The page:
FAQ on California Personal Injury Law

Personal Injury Lawyer

What Does It Cost to Employ a Legal Representative?

We deal with accident cases on a contingency charge basis. This indicates that if our legal representatives recuperate cash for you, they get a specific percentage as their cost. If they do not recover a settlement for you, they don’t make money. You don’t owe us anything in advance. For more information, schedule an assessment at a time that works for you.

What Kinds of Damages can I Pursue?

In California injury cases, there are two types of damages: Economic and noneconomic. Economic damages include all expenditures connected to the mishap or injury such as:

  • Medical expenses
  • Medications
  • Treatment
  • Rehabilitation
  • Medical equipment
  • Home and vehicle adjustments due to the injury
  • Lost salaries
  • Vehicle repair work
  • You can seek compensation for both past and future expenditures

Noneconomic damages cover the intangible losses that arise from an accident such as discomfort, suffering and disfigurement. In some cases, you might likewise be entitled to punitive damages indicated to punish the transgressor and set an example for potential future offenders.

Wrongful death cases involve somewhat various economic and noneconomic damages. Family members can pursue payment for expenses connected to their loss in addition to certain noneconomic damages such as loss of consortium/companionship.

Can I Collect Money Even if I’m Partly Responsible?

Typically yes. California permits injury victims to pursue payment from other at-fault parties, even when the victims are likewise partly at fault. Under this “relative neglect” standard, damages are apportioned in accordance with fault. For instance, even if you were 99 percent at fault, you could still pursue money for the one percent that the other celebration was at fault.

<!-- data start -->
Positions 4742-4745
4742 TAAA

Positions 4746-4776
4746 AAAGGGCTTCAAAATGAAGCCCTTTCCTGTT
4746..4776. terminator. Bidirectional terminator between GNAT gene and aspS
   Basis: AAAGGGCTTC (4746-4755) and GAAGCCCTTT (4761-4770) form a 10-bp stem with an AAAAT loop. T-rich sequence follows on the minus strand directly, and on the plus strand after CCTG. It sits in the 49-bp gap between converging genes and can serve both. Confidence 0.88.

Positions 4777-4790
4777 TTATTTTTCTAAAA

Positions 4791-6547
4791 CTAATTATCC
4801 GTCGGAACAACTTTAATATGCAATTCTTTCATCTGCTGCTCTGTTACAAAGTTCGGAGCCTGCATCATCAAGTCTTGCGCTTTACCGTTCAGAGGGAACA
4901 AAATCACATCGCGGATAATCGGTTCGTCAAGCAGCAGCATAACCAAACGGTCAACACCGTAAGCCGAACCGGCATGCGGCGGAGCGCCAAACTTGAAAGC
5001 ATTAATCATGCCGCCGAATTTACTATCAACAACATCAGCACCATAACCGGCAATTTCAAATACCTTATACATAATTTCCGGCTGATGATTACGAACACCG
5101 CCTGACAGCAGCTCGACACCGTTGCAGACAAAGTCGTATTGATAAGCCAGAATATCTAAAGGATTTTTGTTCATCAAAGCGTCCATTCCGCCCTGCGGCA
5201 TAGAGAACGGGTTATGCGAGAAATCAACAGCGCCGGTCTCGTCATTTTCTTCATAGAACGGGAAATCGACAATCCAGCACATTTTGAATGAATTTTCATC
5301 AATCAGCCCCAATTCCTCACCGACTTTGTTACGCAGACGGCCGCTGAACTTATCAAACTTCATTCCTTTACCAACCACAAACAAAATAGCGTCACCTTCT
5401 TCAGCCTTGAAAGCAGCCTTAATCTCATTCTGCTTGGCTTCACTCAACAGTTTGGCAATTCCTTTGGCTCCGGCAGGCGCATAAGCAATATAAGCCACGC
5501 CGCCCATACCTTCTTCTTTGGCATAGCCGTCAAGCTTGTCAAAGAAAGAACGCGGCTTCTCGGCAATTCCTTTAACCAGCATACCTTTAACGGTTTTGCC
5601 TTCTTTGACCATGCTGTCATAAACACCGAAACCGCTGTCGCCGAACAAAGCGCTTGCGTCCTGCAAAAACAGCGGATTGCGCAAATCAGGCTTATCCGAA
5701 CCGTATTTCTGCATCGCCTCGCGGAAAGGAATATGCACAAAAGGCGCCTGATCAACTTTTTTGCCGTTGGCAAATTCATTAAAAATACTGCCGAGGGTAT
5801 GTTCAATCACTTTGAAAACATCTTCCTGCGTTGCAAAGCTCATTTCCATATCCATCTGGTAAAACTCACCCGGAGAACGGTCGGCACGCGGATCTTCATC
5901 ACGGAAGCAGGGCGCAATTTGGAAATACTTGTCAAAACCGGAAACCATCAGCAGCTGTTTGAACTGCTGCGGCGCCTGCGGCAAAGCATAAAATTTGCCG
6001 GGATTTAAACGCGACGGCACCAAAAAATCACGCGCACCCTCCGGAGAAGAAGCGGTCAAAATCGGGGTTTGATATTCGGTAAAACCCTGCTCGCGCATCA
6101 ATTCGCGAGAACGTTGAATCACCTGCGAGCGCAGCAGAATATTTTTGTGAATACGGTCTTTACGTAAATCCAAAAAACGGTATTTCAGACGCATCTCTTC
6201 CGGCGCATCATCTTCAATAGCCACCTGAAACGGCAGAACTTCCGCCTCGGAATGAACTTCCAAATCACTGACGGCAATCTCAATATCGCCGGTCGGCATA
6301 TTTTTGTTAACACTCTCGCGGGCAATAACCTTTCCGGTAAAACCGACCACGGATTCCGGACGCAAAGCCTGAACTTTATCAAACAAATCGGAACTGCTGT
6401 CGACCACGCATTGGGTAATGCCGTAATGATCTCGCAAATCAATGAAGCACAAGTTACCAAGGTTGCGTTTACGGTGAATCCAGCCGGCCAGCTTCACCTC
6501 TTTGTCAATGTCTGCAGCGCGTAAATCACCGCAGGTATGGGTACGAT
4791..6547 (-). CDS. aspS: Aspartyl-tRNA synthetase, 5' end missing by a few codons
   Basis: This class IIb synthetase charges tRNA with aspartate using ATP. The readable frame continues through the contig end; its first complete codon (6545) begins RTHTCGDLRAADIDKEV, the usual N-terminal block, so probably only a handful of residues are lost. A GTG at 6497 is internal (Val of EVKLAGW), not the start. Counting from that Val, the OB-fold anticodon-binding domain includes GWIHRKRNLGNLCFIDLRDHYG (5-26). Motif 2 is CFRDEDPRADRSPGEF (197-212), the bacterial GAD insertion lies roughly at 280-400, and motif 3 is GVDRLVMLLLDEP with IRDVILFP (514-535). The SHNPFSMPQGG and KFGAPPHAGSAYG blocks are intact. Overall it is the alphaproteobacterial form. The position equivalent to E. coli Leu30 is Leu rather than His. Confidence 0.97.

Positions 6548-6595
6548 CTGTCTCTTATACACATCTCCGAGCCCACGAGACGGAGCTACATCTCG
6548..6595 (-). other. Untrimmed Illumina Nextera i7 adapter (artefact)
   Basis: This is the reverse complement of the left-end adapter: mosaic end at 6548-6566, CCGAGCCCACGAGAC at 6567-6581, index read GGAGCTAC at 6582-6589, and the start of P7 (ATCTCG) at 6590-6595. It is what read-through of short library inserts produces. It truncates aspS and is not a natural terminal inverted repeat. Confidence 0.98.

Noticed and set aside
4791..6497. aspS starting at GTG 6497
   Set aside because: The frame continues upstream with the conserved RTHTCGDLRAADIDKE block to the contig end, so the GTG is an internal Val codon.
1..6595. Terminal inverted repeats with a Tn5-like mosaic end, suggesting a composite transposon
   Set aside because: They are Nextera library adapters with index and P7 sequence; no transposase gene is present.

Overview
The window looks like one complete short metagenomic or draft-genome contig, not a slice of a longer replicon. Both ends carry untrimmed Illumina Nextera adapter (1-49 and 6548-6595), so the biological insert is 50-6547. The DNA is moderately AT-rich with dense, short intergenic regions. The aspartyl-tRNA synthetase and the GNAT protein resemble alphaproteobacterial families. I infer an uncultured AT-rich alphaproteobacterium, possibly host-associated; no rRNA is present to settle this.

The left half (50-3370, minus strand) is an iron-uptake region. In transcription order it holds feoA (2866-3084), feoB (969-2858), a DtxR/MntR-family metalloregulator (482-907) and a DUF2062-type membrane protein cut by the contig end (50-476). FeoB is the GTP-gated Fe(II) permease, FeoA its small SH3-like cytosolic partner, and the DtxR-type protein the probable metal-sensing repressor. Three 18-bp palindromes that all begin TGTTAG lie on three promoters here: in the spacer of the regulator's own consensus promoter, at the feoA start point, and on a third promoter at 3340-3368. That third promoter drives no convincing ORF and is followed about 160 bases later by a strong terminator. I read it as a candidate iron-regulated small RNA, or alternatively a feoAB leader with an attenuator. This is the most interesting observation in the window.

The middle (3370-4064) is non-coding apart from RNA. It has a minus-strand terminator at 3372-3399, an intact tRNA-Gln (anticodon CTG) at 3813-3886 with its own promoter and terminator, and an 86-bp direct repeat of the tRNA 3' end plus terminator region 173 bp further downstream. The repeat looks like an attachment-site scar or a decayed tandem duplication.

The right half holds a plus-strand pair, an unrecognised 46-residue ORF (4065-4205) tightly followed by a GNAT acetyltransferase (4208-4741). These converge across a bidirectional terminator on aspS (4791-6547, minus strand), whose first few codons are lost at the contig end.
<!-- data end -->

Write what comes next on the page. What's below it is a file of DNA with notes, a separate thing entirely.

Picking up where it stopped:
What’s the Distinction Between Deliberate Injury and Carelessness?

Intentional injury occurs when someone clearly means to cause damage. If your child has been bullied– mentally or physically– that’s intentional. Carelessness occurs when there’s a regular, required responsibility or “requirement of care” that the culpable party failed to maintain.

Truck drivers, for instance, have a responsibility to take note on the road. If a trucker fails to pay attention and causes an accident, it would be considered negligence.

“Strict liability” means the liability exists no matter whether the injury was deliberate or irresponsible. Specific cases– such as canine bites– involve this standard.

There are several different aspects to this type of law, as a personal injury lawyer in Chatsworth, CA like the ones at the law offices Barry P. Goldberg can explain.

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